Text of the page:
A few days ago, we took the annual trip to our elementary school to see the posted list of classes for the coming school year that starts next week! Lots of kids were elated to find they got the teacher they wanted or a best friend in their class. A number were sad because they didn’t. Most were happy to see friends they missed over the summer.
For parents, it’s back to the routine again. Our kids take a bus, as their school turns out to be twice as far as the closest schools due to the zoning maps. On the plus side, it’s a great school so we don’t complain about it. Plus, we all know that full size school buses are the safest form of ground transportation. Right?
Studies have shown that the fatality rate for school buses is many times lower than passenger cars (including trucks, suvs and minivans). The reasons are pretty simple, even though most elementary school and older kids ride without seatbelts on large buses. The sheer size and mass of the bus is a factor. Their visibility is another. Trained drivers who drive the same route every day help, too.
But what about that soccer mom (or in my case soccer dad) driving the kids to school in a newer vehicle? Keep in mind that the overall fatality rate used for cars in such studies includes everyone. The vast majority of these fatalities are to passengers who are unrestrained or improperly restrained. Many more are because the driver was impaired, while some were distracted. Others were to those in older cars that lacked the crash avoidance, safety features and crashworthiness that newer cars have.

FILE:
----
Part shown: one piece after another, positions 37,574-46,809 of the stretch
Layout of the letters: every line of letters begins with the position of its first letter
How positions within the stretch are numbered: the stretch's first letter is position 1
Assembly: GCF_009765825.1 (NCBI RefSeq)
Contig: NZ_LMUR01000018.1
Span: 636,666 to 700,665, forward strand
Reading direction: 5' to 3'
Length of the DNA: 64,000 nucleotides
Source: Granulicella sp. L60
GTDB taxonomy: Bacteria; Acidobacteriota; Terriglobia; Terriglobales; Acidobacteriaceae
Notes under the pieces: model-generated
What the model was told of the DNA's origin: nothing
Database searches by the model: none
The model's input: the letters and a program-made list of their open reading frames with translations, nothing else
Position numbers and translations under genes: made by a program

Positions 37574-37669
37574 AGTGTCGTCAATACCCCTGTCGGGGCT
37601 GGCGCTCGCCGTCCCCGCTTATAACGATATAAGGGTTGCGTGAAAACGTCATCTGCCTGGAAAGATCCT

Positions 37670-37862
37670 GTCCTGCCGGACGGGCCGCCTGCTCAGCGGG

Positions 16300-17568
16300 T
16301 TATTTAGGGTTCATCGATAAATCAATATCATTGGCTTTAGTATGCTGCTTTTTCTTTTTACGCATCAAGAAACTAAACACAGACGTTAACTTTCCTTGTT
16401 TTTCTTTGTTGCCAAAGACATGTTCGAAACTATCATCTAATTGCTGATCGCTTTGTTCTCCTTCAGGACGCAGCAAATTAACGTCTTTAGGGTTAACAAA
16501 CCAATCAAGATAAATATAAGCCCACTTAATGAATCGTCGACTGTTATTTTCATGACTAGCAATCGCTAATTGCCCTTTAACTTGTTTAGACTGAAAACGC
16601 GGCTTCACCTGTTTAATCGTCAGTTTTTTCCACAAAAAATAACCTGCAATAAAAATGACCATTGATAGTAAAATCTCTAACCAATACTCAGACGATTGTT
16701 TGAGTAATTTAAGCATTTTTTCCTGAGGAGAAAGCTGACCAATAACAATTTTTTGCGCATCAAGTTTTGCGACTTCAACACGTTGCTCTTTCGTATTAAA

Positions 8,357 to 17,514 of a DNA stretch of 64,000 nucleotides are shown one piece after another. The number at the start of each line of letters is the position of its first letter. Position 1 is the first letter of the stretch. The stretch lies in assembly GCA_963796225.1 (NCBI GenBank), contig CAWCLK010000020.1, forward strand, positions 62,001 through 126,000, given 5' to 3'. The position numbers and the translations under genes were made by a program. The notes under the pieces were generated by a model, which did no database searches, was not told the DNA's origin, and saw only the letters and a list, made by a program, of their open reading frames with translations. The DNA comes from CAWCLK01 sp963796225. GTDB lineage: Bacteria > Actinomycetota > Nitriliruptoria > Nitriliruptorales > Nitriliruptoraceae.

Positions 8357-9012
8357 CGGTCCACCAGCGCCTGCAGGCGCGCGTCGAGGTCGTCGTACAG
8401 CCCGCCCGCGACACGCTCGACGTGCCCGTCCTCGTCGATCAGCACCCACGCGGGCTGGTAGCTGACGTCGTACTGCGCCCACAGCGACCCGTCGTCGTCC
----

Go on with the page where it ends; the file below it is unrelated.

So what about my kids? I drive a very safe minivan with top crash test results and a full set of safety features. I never drive impaired (and try to avoid that cell phone whenever possible!). I know that my kids are correctly restrained in the rear seat. I know the route to school and have a great driving record. I’ve now significantly reduced the risk to my kids compared those national averages used in comparing cars to school buses.
I have a hunch that all things considered, my kids would be much closer to the safety of a school bus if I drove them to school in our 2006 Honda Odyssey. Even so, I’ve only driven to school a handful of times over the past 5 years, usually because we were a little late or had to bring something that we didn’t want the kids to carry on the bus. I really have no qualms about either method of transporting them to school. Either way, I know they are very safe. It sure would be nice to have some relevant statistics to prove it, of course. Without such proof, the school bus still reigns supreme. In addition, things might be a lot different if they were riding in someone else’s car!